mardi, juin 12
posted by Gina at 22:31

When my then boyfriend, future husband visited me in San Francisco the first time, we went to meet a friend for a beer at Zeitgeist, a beer garden/biker bar/SF staple. It was rare a month passed without meeting whoever for whatever occasion at Zeitgeist. There are always Harley's parked out front, an old lady selling tamales in the garden out back and rockabilly types playing pool. The floor sticks under your shoes, Lord knows what goes on in the bathrooms and you probably should question the cleanliness of the glass holding your Anchorsteam. I always took for granted how really special it is until my wide-eyed Frenchman walked in and, through a dropped jaw, breathed, "J'halluciiiiiine...."
Cut to two years later when we are happy newlyweds living in a little apartment in a Parisian suburb. We can be at the Paris Opéra in thirty minutes. I walk to the Seine river in five. We have a little outdoor market every Sunday and Thursday where a nice produce lady named Henriette makes me taste the cherries while I wait my turn.
And right now, I'd sell my right arm for a pint at Zeitgeist.
Why this feeling now? This sudden onslaught of nostalgia? Yes, I miss my friends back home. Yes, there's an endless list of jokes and laughs that just don't happen in French. A while ago, I had this discussion with Becca, a British friend, and we finally got to the root of the problem:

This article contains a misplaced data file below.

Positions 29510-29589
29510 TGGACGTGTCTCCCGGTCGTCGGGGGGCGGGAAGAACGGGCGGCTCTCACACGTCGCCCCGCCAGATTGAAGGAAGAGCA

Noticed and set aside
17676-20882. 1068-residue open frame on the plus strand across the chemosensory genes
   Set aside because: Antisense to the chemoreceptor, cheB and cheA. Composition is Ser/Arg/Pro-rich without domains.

What does that have to do with it? Everything! My dear, fun loving girlfriends are all back in California. In their place are French girls who are friends of my husband or his sister. Often, the group of copains splits into guys' nights and girls' nights out. Cool enough. The French girls have welcomed me with open arms. But at girls' night, I am with a group of women who all have small children the same age, all work in the same profession, and have all been friends for years. See where I fit in? OK, neither do I so we're on the same page.
This in itself would not kill a soirée. If this situation happened in San Francisco, the liquor would flow, conversation would get silly and sooner or later, someone would start getting a little too honest and the night would get interesting. But in Paris, we're just too...grown up. I'm the only one who takes less than an hour to finish a glass of wine. Conversation still stays within the range where you can relay all to your mother. And there's never any old ladies selling tamales outside!
In our analysis, Becca and I did conclude that a little responsibility in the alcohol department is welcomed. Our cultures are both enormous abusers of alcohol. The gutters of London and San Francisco have seen enough vomit to attest to that. My time served as a cocktail waitress in the Marina district let me occasionally witness the societal low point that is the beer-infused bar brawl. But somewhere, there's that fun middle ground that lies between between "prim and proper" and "face down on some one's lawn".
So, French girls: I know you have that whole sophisticated, sexy image to keep up. I can respect that. But let the guard down sooometiiiime. Let me treat you to a drink or three at Zeitgeist. It'll be swell.